Though China is putting serious and discernable efforts to make IPRs system more transparent and fairer for every foreign and domestic entity but still, it has a long way to go to achieve a level playing field for every stakeholders functioning in Chinese market. Most importantly, China has the potential to change the gloomy scenario into a win-win situation. Developing countries especially India, though doing well (in the recent global innovation index India jumped to 66th place from last year's 81st ranking of efficient innovators) should also streamline its IPRs process and create favourable environment for companies by removing unreasonable regulations and requirements affecting the registration of IPRs while incorporatingeffective public interests measures so that aspirations of creating more healthy and efficient economy can be translated into a reality within less duration of time and less efforts. The recent announcement of the Indian government flagship program ‘Start Up India’ to build a strong eco-system to nurture innovation is a right step in the right direction, though more is required to be done to address the structural realties and providing adequate resources and financial support to various research institutions is one among them. India’s research institutions are unable to do fundamental research in critical areas due to paucity of funds. Infusing the research institutions with much needed financial support and resources can definitely go in long way to facilitate and propel ‘Start Up India’campaign to a great extent. After all,the influx of government funding is precursor in pursuit of long-term knowledge development. For instance, of lately China is throwing more of its economic resources into R&D programs to promote and encourage fundamental research at various scientific institutions. Therefore, a world class scientific research environment and state of art facilities will not only attract the researchers and funding locally but will also advance the overall economic interests of the country globally.
In summary, commercialising new ideas to enhance growth through introducing significant yet remarkable changes in the IPRs regime, China has demonstrated a model to the developing countries that can be imitable to be economically advantageous for them. However, blind emulation should be avoided and transplantation of model must be tailored according to the specific social and economic needs of the respective country.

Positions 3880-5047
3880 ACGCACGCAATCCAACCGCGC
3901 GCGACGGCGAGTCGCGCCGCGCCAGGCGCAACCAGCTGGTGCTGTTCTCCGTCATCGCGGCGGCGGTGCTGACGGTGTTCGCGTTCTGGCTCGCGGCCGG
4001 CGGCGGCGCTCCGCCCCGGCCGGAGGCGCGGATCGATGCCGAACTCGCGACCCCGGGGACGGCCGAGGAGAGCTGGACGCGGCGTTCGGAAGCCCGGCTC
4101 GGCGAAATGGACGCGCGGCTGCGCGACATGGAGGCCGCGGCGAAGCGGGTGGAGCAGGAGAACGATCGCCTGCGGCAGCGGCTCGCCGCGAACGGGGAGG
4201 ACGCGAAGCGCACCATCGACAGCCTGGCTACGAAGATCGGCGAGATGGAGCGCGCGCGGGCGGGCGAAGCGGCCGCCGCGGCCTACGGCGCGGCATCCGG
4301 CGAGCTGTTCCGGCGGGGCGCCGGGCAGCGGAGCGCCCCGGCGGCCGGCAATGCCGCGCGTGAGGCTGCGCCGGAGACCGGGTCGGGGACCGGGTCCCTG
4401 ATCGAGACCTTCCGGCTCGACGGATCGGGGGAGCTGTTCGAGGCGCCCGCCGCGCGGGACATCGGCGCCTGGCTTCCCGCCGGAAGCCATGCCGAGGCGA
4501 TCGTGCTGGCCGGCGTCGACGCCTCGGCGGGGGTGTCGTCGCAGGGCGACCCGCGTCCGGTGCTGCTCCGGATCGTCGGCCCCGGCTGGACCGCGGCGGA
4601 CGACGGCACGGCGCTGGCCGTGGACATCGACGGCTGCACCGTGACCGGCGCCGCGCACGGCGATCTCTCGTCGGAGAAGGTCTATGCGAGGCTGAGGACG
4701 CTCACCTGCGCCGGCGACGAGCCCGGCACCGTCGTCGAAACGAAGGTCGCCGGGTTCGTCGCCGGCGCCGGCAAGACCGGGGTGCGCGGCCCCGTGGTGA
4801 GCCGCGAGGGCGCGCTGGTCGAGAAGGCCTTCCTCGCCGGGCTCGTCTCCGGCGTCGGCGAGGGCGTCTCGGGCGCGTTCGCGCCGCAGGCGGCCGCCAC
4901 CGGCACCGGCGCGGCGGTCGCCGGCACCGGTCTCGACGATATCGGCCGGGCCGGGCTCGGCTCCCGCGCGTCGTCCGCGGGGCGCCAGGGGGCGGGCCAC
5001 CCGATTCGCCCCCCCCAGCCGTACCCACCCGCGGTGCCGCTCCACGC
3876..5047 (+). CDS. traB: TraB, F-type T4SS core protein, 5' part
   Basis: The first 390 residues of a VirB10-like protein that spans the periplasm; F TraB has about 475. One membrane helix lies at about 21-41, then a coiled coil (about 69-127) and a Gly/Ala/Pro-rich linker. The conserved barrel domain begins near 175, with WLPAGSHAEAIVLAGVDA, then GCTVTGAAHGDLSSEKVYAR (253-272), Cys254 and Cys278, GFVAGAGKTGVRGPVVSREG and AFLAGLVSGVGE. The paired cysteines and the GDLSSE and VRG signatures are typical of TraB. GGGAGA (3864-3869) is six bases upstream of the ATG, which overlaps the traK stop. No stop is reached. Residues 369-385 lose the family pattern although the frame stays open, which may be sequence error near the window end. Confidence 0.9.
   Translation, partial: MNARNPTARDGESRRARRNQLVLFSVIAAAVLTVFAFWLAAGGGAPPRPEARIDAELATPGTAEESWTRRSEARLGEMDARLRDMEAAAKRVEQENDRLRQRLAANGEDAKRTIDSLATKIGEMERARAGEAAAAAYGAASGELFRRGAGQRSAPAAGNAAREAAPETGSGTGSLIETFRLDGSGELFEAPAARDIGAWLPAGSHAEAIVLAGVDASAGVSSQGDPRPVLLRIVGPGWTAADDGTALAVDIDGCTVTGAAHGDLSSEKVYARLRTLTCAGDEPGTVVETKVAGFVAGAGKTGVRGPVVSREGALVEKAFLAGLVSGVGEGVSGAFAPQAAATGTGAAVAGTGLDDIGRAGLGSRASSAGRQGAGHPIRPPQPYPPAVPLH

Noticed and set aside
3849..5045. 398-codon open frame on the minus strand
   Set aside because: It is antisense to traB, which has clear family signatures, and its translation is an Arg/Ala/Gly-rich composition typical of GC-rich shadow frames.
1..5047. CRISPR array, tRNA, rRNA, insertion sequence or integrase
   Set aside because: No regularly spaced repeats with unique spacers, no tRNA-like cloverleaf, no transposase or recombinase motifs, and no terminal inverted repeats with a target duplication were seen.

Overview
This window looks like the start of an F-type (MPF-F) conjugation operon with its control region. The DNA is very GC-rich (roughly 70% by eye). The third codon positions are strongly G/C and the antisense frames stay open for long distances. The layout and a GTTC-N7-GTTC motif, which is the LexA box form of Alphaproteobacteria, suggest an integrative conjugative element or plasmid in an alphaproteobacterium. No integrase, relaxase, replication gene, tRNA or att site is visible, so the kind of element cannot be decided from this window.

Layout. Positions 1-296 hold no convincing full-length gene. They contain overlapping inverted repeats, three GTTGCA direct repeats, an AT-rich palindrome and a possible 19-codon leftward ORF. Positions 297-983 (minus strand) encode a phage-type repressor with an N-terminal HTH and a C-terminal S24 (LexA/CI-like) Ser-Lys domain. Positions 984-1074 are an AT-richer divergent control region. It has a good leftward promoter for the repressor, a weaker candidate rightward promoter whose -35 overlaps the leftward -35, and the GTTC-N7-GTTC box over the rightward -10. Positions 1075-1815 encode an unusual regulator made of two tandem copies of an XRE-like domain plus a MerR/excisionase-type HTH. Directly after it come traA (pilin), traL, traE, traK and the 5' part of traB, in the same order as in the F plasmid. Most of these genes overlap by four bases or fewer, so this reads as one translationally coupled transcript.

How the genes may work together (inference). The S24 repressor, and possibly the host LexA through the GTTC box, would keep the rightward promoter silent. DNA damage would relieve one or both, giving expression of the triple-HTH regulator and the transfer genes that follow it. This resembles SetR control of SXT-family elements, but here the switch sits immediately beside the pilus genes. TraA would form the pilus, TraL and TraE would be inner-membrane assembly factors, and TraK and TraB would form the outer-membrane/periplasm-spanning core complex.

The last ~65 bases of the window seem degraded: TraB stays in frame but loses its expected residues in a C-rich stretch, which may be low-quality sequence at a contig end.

With the help of protection of investment in innovation through IPRs, China has emerged as a driving force in innovation and also making strides to become a technological super power in years to come. Though China has improved its IPRs regime significantly since the country joined WTO in 2001, nevertheless, IPRs enforcement is still a lingering challenge and much more efforts are required through incisive cohesive strategies coupled with robust legal framework to combat IPRs infringements effectively. Having said that, China’s consistent efforts to enormously transform its IPRs regime in a short duration is laudable which certainly will give fillip to innovation in the years to come and it has demonstrated that there is absolutely no reason to doubt that it will not continue to do so in future.
Sonkar is an Assistant Professor of Law at G D Goenka University,National Capital Region of Delhi
January 28, 2020,Tuesday view all »
In a knowledge based economy,it is highly desirable that the new economic drivers of the 21st century such as intellectual property rights (IPRs) should be harnessed to stimulate the economic growth and foster social well-being. Unfortunately, the developing countries are still struggling to optimally use the IPRs for economic development and resource creation. However, much responsibility lies upon the government to promote and create conducive environment to capitalise on IPRs…